This is mandatory, and it's the way to go. Normally though, as you increase your speed at NAD, naturally you tend to stay on top of the water much more. At low speed, the number 1 challenge is to keep the thing on the surface, and in balance.

Quote:
Originally Posted by Grant View Post
Thanks for the insights and material I can work on.
It's an honor to try and help a 77yo athlete who is still eager to improve. Can you imagine if you could shave your 50m fly down to 45sec by the time you reach 80? That is serious business!!!

**edit**
Yip, it's what I thought. 48s in your ag (over 50m though, not 50y) places you at the Top here in Canada. Lifetime best over 50fly here for the 80-84 category is also 48sec. So you're after quite a handful. Put your money on NAD, it will take you there!

Last edited by CharlesCouturier : 03-06-2013 at 04:00 PM.
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  #18  
Old 03-06-2013
Grant Grant is offline
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Hi Charles.
Just back from my swim. Have read your reply and will follow up on what you say. Did the standing fly drill this AM for the first time. I was able to do it with ease after the first couple of strokes. Once I was mindful to relax the arms and use my hands the way you mentioned last night. I also found that my torso did a natural dolphin movement and the tendency was to want to move to a horizontal position. I found after three minutes I was not fatigued and just bit above average breathing rate.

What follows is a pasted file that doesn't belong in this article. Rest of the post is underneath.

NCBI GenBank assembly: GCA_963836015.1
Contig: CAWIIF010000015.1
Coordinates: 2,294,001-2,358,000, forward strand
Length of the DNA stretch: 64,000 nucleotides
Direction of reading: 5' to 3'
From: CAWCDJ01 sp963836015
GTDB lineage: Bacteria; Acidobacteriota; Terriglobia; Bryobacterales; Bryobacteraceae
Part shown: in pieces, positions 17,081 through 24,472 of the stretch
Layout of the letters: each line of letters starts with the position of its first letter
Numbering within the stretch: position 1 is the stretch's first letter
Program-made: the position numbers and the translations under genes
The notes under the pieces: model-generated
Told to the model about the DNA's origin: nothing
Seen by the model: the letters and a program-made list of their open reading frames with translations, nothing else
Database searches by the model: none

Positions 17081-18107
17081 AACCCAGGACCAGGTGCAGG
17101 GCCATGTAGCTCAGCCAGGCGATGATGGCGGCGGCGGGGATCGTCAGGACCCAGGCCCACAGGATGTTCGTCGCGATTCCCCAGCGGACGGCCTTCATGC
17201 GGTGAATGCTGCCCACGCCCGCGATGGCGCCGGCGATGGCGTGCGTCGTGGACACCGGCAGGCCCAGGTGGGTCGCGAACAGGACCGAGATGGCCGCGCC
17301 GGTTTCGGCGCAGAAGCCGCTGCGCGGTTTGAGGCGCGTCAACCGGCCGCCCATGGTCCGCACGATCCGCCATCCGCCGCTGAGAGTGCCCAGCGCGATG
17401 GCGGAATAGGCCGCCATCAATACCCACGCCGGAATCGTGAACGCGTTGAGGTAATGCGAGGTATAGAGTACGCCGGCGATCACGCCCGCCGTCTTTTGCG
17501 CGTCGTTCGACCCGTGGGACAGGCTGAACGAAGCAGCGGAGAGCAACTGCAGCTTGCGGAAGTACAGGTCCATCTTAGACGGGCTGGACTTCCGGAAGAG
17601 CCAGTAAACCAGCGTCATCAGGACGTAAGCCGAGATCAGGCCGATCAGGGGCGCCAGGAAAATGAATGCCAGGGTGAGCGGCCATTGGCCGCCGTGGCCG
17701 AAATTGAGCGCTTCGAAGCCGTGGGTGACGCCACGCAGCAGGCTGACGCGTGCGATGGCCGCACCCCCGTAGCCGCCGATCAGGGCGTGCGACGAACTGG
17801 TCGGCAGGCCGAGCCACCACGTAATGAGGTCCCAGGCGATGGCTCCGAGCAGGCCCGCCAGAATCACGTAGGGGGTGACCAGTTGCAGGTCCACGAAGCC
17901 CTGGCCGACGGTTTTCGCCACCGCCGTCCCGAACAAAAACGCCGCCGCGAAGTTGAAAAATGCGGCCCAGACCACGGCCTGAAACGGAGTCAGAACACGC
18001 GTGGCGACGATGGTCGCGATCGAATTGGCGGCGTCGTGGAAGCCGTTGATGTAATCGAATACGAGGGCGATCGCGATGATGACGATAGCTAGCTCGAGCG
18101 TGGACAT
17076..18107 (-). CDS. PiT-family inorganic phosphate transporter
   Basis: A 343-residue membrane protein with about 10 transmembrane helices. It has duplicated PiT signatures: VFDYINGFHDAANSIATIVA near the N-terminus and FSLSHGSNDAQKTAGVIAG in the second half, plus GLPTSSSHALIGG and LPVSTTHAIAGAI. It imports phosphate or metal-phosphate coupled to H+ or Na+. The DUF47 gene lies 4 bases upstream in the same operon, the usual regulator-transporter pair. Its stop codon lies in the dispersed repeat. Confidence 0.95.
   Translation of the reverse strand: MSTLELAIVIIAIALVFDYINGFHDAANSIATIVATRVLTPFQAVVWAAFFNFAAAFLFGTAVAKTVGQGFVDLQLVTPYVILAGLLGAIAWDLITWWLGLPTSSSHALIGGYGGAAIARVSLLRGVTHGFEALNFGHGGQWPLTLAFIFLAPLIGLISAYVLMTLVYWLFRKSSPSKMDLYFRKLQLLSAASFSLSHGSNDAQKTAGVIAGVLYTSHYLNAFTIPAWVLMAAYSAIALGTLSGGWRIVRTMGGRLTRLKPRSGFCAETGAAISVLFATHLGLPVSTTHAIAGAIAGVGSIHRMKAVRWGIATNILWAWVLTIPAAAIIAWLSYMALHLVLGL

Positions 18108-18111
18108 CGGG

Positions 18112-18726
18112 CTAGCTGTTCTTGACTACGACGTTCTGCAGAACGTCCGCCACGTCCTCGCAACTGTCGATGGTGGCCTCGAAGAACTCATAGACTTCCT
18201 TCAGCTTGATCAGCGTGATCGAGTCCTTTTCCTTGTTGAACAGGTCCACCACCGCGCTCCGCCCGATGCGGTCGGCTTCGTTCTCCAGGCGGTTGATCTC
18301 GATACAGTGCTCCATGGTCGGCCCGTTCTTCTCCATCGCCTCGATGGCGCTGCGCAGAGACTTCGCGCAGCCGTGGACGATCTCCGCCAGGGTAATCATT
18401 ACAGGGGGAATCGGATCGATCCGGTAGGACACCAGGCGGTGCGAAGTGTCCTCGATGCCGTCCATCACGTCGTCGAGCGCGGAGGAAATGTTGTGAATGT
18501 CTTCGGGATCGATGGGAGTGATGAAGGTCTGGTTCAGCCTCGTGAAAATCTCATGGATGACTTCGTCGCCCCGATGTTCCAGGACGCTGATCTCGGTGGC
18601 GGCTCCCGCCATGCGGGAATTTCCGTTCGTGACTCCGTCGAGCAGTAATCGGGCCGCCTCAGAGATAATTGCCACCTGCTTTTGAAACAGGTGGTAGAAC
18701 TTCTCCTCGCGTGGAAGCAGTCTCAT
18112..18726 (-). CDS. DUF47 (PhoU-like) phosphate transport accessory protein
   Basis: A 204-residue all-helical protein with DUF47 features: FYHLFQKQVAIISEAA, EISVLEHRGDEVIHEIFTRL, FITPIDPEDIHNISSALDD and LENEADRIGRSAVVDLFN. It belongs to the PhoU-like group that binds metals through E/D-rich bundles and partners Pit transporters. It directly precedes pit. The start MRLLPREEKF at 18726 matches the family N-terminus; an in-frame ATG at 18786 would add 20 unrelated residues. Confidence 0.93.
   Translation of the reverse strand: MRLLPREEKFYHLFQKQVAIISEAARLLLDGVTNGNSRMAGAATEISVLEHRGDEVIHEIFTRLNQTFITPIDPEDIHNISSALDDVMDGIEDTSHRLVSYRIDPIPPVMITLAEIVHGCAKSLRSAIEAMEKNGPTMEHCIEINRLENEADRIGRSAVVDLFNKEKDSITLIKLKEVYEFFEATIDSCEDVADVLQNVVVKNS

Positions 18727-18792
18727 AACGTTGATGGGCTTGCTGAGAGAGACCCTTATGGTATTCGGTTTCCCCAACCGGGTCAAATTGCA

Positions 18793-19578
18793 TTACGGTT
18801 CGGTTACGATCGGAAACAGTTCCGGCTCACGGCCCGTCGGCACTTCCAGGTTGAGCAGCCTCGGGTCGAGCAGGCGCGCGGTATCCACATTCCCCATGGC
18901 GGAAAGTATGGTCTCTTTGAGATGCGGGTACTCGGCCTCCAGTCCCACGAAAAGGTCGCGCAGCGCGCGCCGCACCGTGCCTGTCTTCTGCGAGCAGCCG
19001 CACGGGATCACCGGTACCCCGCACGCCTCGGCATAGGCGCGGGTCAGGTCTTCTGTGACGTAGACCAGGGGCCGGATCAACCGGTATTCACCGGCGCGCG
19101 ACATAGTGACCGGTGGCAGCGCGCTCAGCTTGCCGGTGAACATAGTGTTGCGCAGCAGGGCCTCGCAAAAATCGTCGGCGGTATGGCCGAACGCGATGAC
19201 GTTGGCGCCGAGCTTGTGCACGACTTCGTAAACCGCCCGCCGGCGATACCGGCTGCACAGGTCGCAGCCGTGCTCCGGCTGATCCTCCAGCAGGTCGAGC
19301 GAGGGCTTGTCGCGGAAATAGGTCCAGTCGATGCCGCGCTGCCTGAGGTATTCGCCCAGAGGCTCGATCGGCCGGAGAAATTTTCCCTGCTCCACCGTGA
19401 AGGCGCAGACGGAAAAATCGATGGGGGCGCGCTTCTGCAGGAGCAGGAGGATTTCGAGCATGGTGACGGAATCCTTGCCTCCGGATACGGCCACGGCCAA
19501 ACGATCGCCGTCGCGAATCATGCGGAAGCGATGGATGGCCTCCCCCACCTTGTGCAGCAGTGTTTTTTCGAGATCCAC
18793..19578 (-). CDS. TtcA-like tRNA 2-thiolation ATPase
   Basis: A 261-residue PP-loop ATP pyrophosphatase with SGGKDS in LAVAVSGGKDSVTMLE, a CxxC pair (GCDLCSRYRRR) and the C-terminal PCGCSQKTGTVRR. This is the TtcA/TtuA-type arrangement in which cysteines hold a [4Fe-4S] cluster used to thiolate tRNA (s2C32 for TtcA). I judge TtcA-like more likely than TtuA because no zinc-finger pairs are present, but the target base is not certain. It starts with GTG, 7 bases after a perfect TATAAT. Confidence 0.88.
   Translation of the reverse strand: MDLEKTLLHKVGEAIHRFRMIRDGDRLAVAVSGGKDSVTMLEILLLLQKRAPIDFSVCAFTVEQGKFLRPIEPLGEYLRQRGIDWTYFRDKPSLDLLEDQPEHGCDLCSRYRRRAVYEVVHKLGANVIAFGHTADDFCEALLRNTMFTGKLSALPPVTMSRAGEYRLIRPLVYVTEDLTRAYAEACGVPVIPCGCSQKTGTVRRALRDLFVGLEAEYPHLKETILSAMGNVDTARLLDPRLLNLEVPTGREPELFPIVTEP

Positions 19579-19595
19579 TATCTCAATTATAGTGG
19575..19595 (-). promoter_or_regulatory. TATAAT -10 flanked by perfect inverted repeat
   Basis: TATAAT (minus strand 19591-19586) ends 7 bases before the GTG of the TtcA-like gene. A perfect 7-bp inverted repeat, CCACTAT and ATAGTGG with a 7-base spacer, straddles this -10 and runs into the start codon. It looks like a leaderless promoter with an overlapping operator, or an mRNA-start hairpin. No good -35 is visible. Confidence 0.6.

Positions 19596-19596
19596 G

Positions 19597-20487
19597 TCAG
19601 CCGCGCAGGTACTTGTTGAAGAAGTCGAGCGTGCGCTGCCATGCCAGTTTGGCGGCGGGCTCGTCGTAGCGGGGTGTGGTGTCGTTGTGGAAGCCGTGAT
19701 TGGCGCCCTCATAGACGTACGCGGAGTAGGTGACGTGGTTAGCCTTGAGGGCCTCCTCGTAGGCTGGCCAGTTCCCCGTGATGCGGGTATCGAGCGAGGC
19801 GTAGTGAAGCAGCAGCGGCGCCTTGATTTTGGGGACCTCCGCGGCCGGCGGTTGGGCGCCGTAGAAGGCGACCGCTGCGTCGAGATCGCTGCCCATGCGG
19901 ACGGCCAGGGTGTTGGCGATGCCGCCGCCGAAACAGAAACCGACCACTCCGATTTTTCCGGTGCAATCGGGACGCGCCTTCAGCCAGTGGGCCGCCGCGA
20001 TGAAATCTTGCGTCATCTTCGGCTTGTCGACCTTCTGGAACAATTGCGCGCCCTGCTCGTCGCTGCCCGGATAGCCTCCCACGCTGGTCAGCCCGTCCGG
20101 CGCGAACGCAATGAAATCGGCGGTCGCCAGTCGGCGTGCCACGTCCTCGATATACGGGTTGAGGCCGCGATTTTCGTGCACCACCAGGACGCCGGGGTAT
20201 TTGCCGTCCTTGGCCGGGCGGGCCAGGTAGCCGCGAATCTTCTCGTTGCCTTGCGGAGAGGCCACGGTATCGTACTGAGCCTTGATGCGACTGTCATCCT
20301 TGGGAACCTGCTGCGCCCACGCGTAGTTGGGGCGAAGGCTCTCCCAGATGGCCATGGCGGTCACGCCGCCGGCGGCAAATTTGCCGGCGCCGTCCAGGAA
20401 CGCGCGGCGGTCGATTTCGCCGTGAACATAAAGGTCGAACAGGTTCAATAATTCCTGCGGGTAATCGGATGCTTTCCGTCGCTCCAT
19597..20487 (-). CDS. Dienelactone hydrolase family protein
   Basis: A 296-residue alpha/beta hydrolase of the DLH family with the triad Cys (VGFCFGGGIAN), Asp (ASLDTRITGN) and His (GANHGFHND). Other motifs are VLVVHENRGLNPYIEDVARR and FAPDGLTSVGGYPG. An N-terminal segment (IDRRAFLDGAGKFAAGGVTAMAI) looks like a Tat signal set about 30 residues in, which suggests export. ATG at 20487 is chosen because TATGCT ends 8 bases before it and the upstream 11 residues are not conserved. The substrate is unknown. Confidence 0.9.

I then did NAD for 12 lengths. The last several were in 34 sec and 9 breaths. Had not read your reply of course but focused on breathing straight forward. Think on Friday I will do 50m repeats and see what the times/breaths are.
I did 4x25 of slow fly using your hand/arm movement and they came in at 9 strokes and 28 sec. Very little pressure on the arms thus no fatigue.
Also I like your point to keep working to do the NAD lengths in a faster time all the while doing it with ease.
Not clear on looking to see the hole the head went thru. Will have to reread what you said.
Thanks for the support.
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Last edited by Grant : 03-06-2013 at 04:28 PM.
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  #19  
Old 03-06-2013
CharlesCouturier CharlesCouturier is offline
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Nice stuff Grant, keep us posted!

You'll see that the look through the hole before breaking it mantra is very easy to use.

Also keep in mind that most people do issue the 2nd kick way too early. So as much as TI teaches patient catch, I'd say that your 2nd kick has to be ultra patient.
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  #20  
Old 03-12-2013
Grant Grant is offline
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Today I spent quite a it of time doing the NAD. Maybe close to 30x25m. The first couple of lengths were 35sec by the end I was steadily doing 30sec. lengths.
I ended the session doing one 50m set which came in at 1:12. This shows a deterioration in form and speed on the second length so will work on that.
The did some full stroke lengths and found I could reproduce the rhythm which enabled me to swim the length with more ease and slightly faster than my usual time.
More work to do but really encouraged by this session.